China releases new space plan strategy in white paper

China has released a new white paper outlining the centrality of space to the country’s “overall national strategy” as well as major plans for the years ahead.

HELSINKI — China has released a new white paper outlining the central role of space in China’s “comprehensive national strategy” and major plans for the coming years.

Over the next five years, China will seek to develop space transportation capabilities, test new technologies, conduct exploration missions, modernize space administration, improve innovation and promote cooperation internationally.

Crewed lunar landings, in-orbit maintenance and planetary defense work are all cited as key areas for research and technical breakthroughs in the coming years, the document reveals, while offering a degree of transparency in a largely closed Chinese space industry.

The five-year white paper, titled “China’s Space Program: A Prospect for 2021,” was released by the State Council Information Office on Jan. 28, noting that the global space industry has entered a “new phase of rapid development and deep transformation” and presents the activities planned to meet new challenges and build on new skills.

“China’s space industry has made rapid and innovative progress,” Wu Yanhua, deputy director of China’s National Space Administration, said at a press conference on Jan. 28, citing recent achievements.

Wu highlighted the completion of the Beidou navigation satellite and CHEOS high-resolution Earth observation systems, the success of backtracking and sample missions, the start of space station construction and a first interplanetary mission with Tianwen-1 as major achievements.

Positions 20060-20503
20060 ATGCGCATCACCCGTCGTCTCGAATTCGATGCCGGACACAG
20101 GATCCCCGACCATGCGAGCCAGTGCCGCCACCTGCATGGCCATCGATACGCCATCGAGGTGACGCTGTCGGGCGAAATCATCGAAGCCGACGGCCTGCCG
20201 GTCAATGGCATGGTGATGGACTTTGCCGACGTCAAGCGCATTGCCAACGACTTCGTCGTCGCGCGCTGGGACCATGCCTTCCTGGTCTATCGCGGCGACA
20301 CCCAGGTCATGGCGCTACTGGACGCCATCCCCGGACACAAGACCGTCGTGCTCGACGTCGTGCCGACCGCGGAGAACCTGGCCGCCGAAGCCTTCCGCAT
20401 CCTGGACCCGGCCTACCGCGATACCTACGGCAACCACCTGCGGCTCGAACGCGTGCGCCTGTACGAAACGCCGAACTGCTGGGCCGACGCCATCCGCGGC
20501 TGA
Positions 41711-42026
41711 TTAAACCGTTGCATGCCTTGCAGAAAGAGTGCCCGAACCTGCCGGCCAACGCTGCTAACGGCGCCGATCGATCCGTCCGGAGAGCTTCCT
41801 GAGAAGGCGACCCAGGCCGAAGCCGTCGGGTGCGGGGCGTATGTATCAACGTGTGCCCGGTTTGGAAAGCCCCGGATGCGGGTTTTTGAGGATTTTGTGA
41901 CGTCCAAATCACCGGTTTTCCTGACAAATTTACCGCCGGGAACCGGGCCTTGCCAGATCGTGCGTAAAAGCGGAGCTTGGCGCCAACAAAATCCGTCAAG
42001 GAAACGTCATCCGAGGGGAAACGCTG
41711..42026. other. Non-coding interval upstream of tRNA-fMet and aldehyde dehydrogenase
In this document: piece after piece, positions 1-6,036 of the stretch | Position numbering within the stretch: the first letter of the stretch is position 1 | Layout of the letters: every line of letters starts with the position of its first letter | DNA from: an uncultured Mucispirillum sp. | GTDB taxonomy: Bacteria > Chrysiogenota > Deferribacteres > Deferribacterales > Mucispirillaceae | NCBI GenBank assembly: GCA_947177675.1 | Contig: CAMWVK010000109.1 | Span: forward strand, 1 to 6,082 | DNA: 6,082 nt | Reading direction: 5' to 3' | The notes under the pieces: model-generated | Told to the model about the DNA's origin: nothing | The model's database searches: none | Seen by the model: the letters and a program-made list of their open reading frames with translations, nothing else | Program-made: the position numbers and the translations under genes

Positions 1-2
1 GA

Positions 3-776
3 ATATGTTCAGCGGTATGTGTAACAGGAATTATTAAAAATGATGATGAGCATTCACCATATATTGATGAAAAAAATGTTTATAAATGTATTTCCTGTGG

China releases new space plan strategy in white paper (Picture: Andrew Jones)
China releases new space plan strategy in white paper (Picture: Andrew Jones)

Exploration goals for the next five years include the launch of the Chang’e-6 lunar sample return and Chang’e-7 complex missions, both to the South Pole of the Moon, a lunar sample return of asteroids, a comet rendezvous mission, research and development of key technologies for the precursor mission to the Chang’e-8 lunar base, and conducting key technology research on the Mars and Mars sample return missions on Jupiter.

Space transportation plans include launching a next-generation crew launcher within five years, developing high-thrust solid-fuel rockets and accelerating the development of heavy launchers.

China will also “continue studies and research on the manned lunar landing plan…and explore key technologies to lay the foundation for cislunar space exploration and development,” the newspaper said.

Research into key technologies for reusable space transportation systems and the development of new rocket engines, combined cycle propulsion – likely related to spaceplane projects – and upper stage technologies are also mentioned as priorities.

China is believed to be working on many of the elements needed to land astronauts on the Moon, possibly towards the end of the decade.

China’s launch rates more than doubled to 207 launches in 2016-2021 from the previous five years. While 186 of them were Long March launches – including new Long March missiles 5, 6, 7, 8 and 11 – were commercial vehicles like Smart Dragon-1, Kuaizhou-1A, Hyperbola-1, Ceres -1 and other assets, illustrated this emergence of a sector of private and commercial launchers.

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